Because "it takes good fruit to make good dried fruit," Victor said, his workers pick only fruit that is fully ripe for processing. Everything is dried and packaged on site, which enables Bella Viva to have complete control over its product.

Since the drying operation runs year-round, even during rainy winter months when the sun is out of commission, dehydrators take over to complete the job. Drying time varies depending on the type of fruit and how hot the temperature is outside. Cherries, for example, take about seven days to dry in the sun, whereas apricots can take from two to four days.

"The great thing about the sun-dried product is solar. We don't use energy; it's greener," said Victor.

These days, the Martino sisters are still a huge presence at the farmers markets where they've been taking their produce directly to the people for years. Vivian, now a senior at the University of California, Davis, double-majoring in sociology and psychology, is paying for her college expenses working summers at the farmers markets. She wants to go to law school.

Belle, 18, is a sophomore at California State University, Stanislaus, majoring in business. She said going to farmers markets, where she gets to interact with patrons, answer their questions and see who's actually buying and eating their products, has always been her favorite part of the job.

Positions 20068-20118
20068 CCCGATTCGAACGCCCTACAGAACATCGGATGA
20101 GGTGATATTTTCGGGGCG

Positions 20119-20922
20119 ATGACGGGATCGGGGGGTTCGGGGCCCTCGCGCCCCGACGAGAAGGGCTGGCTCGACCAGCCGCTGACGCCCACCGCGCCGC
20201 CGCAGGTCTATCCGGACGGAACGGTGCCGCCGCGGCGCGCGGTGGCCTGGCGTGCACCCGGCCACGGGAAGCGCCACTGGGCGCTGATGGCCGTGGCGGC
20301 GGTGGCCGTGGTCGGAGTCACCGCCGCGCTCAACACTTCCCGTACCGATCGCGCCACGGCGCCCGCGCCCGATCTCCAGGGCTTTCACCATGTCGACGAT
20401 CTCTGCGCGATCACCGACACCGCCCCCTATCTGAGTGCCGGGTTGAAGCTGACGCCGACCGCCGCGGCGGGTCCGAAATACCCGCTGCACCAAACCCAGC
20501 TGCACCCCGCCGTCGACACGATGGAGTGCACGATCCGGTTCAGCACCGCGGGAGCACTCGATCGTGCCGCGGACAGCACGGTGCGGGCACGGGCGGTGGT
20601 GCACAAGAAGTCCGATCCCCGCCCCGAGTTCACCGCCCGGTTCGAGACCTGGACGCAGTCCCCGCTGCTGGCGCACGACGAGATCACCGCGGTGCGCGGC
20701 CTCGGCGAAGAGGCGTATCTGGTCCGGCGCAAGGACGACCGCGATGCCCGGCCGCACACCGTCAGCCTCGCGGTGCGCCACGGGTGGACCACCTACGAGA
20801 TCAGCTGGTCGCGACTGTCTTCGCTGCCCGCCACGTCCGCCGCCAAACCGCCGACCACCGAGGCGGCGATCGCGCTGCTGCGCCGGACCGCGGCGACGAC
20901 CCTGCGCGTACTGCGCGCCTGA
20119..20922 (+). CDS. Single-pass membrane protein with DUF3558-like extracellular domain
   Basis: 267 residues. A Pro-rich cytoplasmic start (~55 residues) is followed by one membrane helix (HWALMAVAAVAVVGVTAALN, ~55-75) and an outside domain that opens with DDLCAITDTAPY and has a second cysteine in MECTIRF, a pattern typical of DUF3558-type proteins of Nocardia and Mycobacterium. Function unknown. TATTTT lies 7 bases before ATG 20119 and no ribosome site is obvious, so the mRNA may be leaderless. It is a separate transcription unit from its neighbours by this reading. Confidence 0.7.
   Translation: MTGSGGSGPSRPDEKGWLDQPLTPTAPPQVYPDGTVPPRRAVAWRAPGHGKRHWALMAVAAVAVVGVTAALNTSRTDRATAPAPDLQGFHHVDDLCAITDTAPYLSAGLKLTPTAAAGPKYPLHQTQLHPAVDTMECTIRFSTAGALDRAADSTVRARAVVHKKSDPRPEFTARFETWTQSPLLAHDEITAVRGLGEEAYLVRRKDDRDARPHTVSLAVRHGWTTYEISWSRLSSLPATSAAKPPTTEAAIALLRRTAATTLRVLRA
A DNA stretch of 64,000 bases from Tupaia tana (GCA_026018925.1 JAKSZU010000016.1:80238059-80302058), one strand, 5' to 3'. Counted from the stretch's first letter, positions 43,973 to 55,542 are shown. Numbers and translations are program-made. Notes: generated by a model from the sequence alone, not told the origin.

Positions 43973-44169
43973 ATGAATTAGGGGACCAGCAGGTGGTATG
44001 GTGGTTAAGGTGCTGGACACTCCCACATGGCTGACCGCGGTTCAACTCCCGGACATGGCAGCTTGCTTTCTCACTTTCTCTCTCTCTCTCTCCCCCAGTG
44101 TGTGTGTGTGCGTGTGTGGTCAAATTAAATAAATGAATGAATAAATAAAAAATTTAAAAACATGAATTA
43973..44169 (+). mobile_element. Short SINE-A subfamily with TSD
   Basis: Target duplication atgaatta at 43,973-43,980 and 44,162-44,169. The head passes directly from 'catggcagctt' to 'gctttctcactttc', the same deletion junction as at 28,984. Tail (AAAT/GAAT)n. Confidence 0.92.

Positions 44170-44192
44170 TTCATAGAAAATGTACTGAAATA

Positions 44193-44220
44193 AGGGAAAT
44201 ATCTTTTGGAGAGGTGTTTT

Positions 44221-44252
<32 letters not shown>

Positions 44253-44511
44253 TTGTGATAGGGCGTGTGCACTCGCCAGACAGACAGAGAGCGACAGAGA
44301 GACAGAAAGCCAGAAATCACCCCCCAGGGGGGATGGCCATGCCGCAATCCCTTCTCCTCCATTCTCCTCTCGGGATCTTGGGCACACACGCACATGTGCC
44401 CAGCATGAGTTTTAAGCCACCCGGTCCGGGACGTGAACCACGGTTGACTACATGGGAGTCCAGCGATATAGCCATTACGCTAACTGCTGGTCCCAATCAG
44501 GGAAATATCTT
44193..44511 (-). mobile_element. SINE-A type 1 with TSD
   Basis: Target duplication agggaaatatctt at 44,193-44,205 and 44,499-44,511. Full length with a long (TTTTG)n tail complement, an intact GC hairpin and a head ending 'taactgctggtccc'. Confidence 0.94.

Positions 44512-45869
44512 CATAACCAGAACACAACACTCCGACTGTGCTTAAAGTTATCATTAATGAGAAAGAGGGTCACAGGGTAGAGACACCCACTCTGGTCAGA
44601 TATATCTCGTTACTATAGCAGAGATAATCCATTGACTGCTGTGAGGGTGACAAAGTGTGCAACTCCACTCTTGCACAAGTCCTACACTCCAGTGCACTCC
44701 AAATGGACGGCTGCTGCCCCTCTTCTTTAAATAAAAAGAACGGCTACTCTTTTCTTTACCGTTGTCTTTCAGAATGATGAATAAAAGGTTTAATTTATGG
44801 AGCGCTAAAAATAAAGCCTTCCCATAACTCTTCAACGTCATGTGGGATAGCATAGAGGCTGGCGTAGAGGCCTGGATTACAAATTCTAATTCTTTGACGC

"I just like the people, seeing all the different kinds of people in San Francisco," she said, referring to the Ferry Plaza Farmers Market, where the Bella Viva fruit stand has been a longtime fixture. "And I like meeting new people."

Even though her daughters are older now and have busy lives outside the farm, Angie said they still often travel with her to trade shows and conventions.

"I feel blessed that we were able to grow our business and put our family first," she said. "I like what I do, and I get to be closer to my girls. We just feel like we've had the most beautiful life and we want to share that with everyone."

A must for the holidays—and beyond!

Years ago Victor Martino's sister, Beatrice, made this no-bake fruitcake for the family, which owns and operates Bella Viva Orchards. It has since become a family favorite because of its ease of preparation and mixture of tempting flavors. Angela Martino makes this "holiday must" a few times a year to serve as dessert and give as gifts.

Ching Lee is a reporter for California Country. She can be reached at 800-698-FARM or clee@californiacountry.org.